In one of the previous articles we learned how to make a variable voltage SMPS circuit by employing a simple shunt regulators stage, in the present hack also we employ the same circuit stage for implementing a variable current output feature.
In the above linked post we discussed how an opto coupler played an important role in providing the crucial constant output feature for any SMPS.
The function of the opto coupler may be understood with the following brief explanation:
The opto coupler possesses an inbuilt LED/photo-transistor circuitry, this device is integrated with the SMPS outputs stage such that when the output tends to rise above the unsafe threshold, the LED inside the opto lights up forcing the phototransistor to conduct.
The photo-transistor in turn is configured across a sensitive "shut down" point of the SMPS driver stage wherein the conduction of the photo-transistor forces the input stage to shut down.
The above condition results in the SMPS output to also instantaneously shut down, however the moment this switching initiates, it corrects and restores the output to the safe zone and the LED inside the opto deactivates which once again switches ON the input stage of the SMPS.
This operation keeps on cycling rapidly from On to OFF and vice versa ensuring a constant voltage at the output.
How to make an Adjustable Current SMPS Circuit
In order to achieve a current control feature inside any SMPS we yet again seek the help of the opto coupler.
We implement a simple modification using a BC547 transistor configuration as shown below:
Referring to the above design we get a clear idea regarding how to modify or make a variable current SMPS driver circuit.
The opto coupler (indicated by red square) will be present by default for all SMPS modules, and assuming that the TL431 is not present then we may have to configure the entire configuration associated with opto coupler LED.
If the TL431 stage is already a part of the SMPS circuit, in that case we just have to consider integrating the BC547 stage which becomes solely responsible for the proposed current control of the circuit.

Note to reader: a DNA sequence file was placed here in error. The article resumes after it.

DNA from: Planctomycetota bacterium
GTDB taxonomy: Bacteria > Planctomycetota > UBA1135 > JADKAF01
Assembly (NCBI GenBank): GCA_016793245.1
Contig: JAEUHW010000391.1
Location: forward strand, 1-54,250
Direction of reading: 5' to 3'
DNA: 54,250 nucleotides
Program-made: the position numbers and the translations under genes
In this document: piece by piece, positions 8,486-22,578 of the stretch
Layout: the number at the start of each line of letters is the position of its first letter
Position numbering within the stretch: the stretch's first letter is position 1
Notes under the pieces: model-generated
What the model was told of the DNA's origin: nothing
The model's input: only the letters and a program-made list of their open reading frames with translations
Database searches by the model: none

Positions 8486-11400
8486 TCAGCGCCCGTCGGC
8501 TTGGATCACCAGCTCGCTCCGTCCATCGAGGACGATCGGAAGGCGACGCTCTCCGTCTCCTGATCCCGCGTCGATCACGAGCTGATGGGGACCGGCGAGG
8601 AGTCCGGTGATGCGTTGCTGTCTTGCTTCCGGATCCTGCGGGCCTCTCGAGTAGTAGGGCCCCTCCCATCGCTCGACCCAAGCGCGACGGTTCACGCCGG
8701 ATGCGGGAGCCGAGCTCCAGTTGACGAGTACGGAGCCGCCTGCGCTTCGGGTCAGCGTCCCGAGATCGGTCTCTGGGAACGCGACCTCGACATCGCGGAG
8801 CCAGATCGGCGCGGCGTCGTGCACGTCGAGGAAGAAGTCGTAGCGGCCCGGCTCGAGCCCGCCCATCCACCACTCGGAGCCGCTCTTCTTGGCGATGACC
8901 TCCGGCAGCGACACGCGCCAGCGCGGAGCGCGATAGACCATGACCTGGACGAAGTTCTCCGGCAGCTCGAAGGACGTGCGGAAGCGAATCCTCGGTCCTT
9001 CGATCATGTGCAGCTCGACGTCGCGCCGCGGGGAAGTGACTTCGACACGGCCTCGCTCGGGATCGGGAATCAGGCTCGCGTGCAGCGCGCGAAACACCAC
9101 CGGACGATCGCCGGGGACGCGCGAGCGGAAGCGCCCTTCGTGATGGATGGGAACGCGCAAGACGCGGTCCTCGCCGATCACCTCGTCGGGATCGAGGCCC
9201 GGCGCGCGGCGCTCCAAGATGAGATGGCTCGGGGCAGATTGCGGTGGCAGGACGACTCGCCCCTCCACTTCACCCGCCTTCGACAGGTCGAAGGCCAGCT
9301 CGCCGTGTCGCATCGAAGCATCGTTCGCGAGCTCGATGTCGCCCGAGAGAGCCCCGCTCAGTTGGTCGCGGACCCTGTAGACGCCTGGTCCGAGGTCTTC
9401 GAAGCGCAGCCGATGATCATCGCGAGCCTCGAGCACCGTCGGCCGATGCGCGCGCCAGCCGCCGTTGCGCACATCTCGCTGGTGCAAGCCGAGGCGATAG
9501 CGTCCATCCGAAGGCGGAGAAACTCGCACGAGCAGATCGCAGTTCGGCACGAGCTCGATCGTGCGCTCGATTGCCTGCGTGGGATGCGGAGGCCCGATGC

The BC547 can be seen connected with its collector/emitter across the TL431 IC's cathode/anode, and the base of BC547 can be seen connected with the output (-) of the SMPS via a group of selectable resistors Ra, Rb, Rc, Rd.
These resistors being in between the base and emitter of the BC547 transistor begin functioning like current sensors for the circuit.
These are appropriately calculated such that by shifting the jumper connection across the relevant contacts, different current limits are introduced in the line.
When the current tends to increase beyond the set threshold as determined by the values of the corresponding resistors, a potential difference is developed across the base/emitter of the BC547 which becomes sufficient to turn ON the transistor, shorting the TL431 IC between the opto LEd and ground.
The above action instantly lights up the LED of the opto, sending a "fault" signal to the input side of the SMPS via the opto's in-built photo transistor.
The condition immediately tries to execute a shut down across the output side which in turn stops the BC547 from conducting and the situation fluctuates from ON to OFF and ON rapidly ensuring that the current never exceeds the predetermined threshold.
The resistors Ra...Rd may be calculated by using the following formula:
R = 0.7/cut-of current threshold
For example if suppose we want to connect an LED at the output having a current rating of 1 amp.
We can set the value of the corresponding resistor (selected by the jumper) as:
R = 0.7/1 = 0.7 ohm
Wattage of the resistor can be simply gotten by multiplying the variants, i.e. 0.7 x 1 = 0.7 watts or simply 1 watt.
The calculated resistor ensures that the output current to the LED never crosses the 1 amp mark, thereby safeguarding the LED from damage, other values for the remaining resistors may be appropriately calculated for getting the desired variable current option in the SMPS module.